A new graphic from the European Commission provides an alarming depiction of the dearth of psychiatric beds in Ireland, especially in contrast to other European countries.

The European Commission in Ireland has published the findings of a new Eurostat Report which shows that Ireland had the 3rd lowest share of hospital beds for psychiatric care in the EU in 2018 at 34 beds per 100,000 inhabitants.

According to the Report, this is less than half the EU average of 73.

Only Italy (9 per 100,000 inhabitants) and Cyprus had fewer psychiatric beds per head of population. Belgium registered the highest rate in 2018, with 135 hospital beds per 100,000 inhabitants.

The Report also noted that in 2004, the first year for which data are available at EU level, the number of hospital beds for psychiatric care per 100 000 inhabitants stood at 79.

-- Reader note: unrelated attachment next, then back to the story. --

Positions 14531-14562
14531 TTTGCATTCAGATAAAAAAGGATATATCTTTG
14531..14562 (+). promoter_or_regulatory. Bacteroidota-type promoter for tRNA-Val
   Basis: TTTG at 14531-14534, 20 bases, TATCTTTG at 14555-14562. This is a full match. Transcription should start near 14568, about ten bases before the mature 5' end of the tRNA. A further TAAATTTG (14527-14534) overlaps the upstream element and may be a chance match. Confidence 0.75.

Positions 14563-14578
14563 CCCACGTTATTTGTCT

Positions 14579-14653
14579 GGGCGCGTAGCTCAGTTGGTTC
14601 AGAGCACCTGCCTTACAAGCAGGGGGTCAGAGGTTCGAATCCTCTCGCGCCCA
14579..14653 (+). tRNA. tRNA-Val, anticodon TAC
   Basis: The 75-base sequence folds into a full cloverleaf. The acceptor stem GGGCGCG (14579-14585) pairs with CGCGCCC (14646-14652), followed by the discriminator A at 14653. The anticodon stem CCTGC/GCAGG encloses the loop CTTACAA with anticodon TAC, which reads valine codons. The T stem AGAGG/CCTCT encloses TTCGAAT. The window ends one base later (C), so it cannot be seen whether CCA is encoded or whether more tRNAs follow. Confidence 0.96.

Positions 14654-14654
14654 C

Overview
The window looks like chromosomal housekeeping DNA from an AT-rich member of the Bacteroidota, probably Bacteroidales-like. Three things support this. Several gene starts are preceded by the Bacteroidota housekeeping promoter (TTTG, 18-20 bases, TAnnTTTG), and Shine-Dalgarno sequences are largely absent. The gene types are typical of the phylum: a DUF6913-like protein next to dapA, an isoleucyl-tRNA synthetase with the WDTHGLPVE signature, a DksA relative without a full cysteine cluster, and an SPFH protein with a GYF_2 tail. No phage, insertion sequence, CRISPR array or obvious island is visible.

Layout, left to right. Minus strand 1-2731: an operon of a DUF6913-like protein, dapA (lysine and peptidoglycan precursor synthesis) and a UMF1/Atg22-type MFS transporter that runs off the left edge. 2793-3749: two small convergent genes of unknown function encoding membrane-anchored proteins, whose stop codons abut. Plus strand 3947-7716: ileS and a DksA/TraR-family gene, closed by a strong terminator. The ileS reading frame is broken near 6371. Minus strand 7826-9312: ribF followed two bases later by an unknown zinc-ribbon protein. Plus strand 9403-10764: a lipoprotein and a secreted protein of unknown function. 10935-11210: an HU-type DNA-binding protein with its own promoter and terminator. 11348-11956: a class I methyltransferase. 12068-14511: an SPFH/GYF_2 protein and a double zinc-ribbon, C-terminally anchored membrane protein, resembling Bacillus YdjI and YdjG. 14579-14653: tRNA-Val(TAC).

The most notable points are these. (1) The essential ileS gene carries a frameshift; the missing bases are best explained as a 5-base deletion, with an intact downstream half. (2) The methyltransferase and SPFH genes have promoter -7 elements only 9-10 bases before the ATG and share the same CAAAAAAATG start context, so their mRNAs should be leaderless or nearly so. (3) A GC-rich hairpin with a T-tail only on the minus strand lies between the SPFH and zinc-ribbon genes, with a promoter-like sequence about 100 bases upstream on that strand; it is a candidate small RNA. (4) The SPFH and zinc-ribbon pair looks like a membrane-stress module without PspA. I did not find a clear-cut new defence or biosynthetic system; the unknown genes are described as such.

Since then the rate has decreased continuously.

The Reports findings come at a time when The Psychiatric Nurses Association (PNA) have strongly criticised the Budget 2021 allocation for mental health services as “totally inadequate to properly fund the Government’s Sharing the Vision mental health strategy or to meet the mounting level of demand for mental health services, much of which is resulting from the Covid-19 pandemic”.

PNA General Secretary, Peter Hughes said “the Budget allocation of €50 million to mental health was in reality an extra €38 million with €12million to go to support existing levels of services.”